One thing the most innovative marketers are learning is that mere personalization isn’t always enough to send messaging campaigns that truly resonate with your customer. You need to go beyond the behavior and understand the why. In our latest webinar, Michele Grant (CEO, co-founder of Block + Tackle) joined us to discuss the future of content as data, and why it’s essential that you contextualize the customer experience in order to send the types of messaging campaigns that really deliver results.
With COVID-19 temporarily changing the lives of everyone across the world, people are on edge as the crisis unfolds. Unlike so many disasters of the past, this time there isn’t anyone who isn’t impacted.
It’s a sad reality that major events like this happen often — pandemics, hurricanes, earthquakes, violence, terrorism, etc. — and we as marketers can be so involved in our day-to-day operations that we lose sight of the fact that each email we send (even if it’s sent as part of a larger automated program) lands in the inbox of a real person the crisis is impacting. And, even if they’re not directly impacted in some cases, they may be sensitive to certain content. It’s not hard to spot when a brand isn’t showing empathy toward those affected, and that can turn anybody off.
While growing up, my mom told me that when we first engage in a discussion with someone that we just meet, we listen to the person introducing themselves, we pay attention to what they say, and their body language. Then, we talk using empathy and relate to the person in a meaningful and sincere way.
When it comes to messaging and technology, it’s the same thing, and most of the digital messaging tools have been created with the idea of enabling interaction with a large number of people.
Even as email marketing approaches its 30th birthday, it’s still widely recognized as one of the most essential — and effective — channels for digital marketers. However, before you can begin to maximize email’s ROI, you must build an email list.
With more businesses investing in email marketing, the modern consumer is becoming increasingly protective of their inbox. This means that you must continually offer email content that offers value to your subscribers. You also need to optimize your subscriber acquisition strategy to keep your list growing, and stay ahead of the competition. We’ve put together a few ideas that can be implemented quickly and will increase your chances of converting your anonymous prospects into subscribers.
“Marketing is no longer about the stuff that you make, but about the stories you tell.” — Seth Godin, entrepreneur, best-selling author, and speaker
In today’s marketing world, it almost goes without saying that consumers don’t want to hear you beat your chest about how great you are. Especially for B2C marketers, your target audience has endless options for which brands to direct their money and time toward. If you’re going to not only get them to subscribe and open your emails but also buy, you need to connect with them in a meaningful way. You need to deliver content that matters to them. It’s not enough to tell them why you’re great. You need to tell them something great.
Ever get an email from a brand you loved, and they spelled your name wrong? Or called you by someone else’s name? It kind of hurts, doesn’t it? You know they didn’t put the email through a proofreading process before they sent it. If it’s a brand you don’t even remember signing up to get emails from, you probably laugh and hit Unsubscribe. But if it’s a brand you like and want to hear from, it can be hard for them to undo the damage.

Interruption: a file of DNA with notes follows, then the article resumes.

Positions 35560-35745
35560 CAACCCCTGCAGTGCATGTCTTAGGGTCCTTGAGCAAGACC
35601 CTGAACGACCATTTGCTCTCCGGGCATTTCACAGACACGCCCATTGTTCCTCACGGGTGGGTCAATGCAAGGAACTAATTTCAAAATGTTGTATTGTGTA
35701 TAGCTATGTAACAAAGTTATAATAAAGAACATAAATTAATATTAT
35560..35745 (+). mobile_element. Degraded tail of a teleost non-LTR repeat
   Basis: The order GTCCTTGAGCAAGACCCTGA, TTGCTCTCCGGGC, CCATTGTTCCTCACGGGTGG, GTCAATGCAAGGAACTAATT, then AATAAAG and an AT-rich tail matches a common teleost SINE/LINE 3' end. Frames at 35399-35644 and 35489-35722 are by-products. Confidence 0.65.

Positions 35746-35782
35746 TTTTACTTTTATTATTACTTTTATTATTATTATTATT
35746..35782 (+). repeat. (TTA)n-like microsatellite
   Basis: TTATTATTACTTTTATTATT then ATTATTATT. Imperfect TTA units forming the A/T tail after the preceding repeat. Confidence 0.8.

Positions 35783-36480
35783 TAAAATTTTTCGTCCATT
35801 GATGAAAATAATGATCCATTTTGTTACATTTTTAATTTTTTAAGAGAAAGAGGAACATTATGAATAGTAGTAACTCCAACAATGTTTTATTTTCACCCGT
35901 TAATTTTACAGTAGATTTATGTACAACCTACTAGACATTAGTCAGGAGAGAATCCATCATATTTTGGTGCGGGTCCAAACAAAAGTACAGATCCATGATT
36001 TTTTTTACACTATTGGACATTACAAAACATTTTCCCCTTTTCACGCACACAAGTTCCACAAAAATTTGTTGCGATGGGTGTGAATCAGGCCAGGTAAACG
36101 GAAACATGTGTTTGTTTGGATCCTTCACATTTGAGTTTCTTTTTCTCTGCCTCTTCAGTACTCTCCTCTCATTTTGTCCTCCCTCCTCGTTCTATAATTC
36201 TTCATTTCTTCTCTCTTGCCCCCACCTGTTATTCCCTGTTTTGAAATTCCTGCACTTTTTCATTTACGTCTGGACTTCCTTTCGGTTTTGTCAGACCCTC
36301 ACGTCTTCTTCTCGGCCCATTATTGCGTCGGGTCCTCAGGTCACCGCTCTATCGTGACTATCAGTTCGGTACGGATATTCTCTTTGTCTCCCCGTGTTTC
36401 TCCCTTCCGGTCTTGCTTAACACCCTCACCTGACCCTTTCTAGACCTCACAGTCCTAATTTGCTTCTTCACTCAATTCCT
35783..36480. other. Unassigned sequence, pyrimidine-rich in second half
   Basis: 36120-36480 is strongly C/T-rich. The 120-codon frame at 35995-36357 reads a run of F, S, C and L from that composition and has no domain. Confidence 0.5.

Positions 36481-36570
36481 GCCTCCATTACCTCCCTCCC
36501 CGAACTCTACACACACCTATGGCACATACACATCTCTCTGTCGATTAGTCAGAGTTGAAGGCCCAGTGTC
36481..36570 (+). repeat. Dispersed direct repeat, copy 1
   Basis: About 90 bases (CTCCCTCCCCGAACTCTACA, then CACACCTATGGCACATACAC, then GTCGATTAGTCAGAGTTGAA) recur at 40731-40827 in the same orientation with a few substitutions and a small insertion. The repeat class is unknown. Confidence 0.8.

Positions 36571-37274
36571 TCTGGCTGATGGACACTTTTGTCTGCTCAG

Talk about finding the right subject line or font type all day long. Fuss over the arrangement of content, the size of the box in the header, and whether or not that shade of red in the call-to-action is too bold. All of that can have an impact on click rates and conversions, thus affecting the success of a campaign. In the end, though, what we’re talking about is triggering emotion. Do it consistently — even, sometimes, negatively — and your email marketing is going to see significant results. Fail to do so, and it’s likely you’ll wonder why your email ROI isn’t matching your competitors.
With audience expectations for your emails growing each year, segmenting and targeting in a smart, strategic way has never been more important for your company’s email strategy. We’re way past the days when simply addressing an email to John by name was going to impress him. But now, even emails that are segmented with strategic goals in mind can fall flat if they aren’t relevant to the reader. Content curation can fill that gap.
It’s fair to say Nobel Prize-winning novelist Ernest Hemingway didn’t do a tremendous amount of email marketing in his time, considering he was born in the 19th century and died in 1961. He wasn’t even a marketer, moving from journalism to author and more or less mastering both during his life.
Still, his instincts for crafting effective emails may have been more honed than anyone would have thought. His “Iceberg Theory” on writing wasn’t always his most popular storytelling philosophy; its critics said it contributed to him seeming distant and uncaring for his own characters through a lack of telling their full story. But there’s a lot that the crafty email marketer can take away from it if they look closely:
“It’s Thursday. We send our main marketing emails on Thursdays. So it has been on every Thursday of every week since the dawn of time. And so shall it be unto infinity. Doesn’t matter if readers care.”
For many companies, sending out regularly scheduled marketing emails has become an indispensable part of their digital marketing strategy.
And for good reason.
Email marketing has been consistently outperforming the ROI of most other digital marketing channels for decades, and current trends indicate that it will continue to do so for the foreseeable future.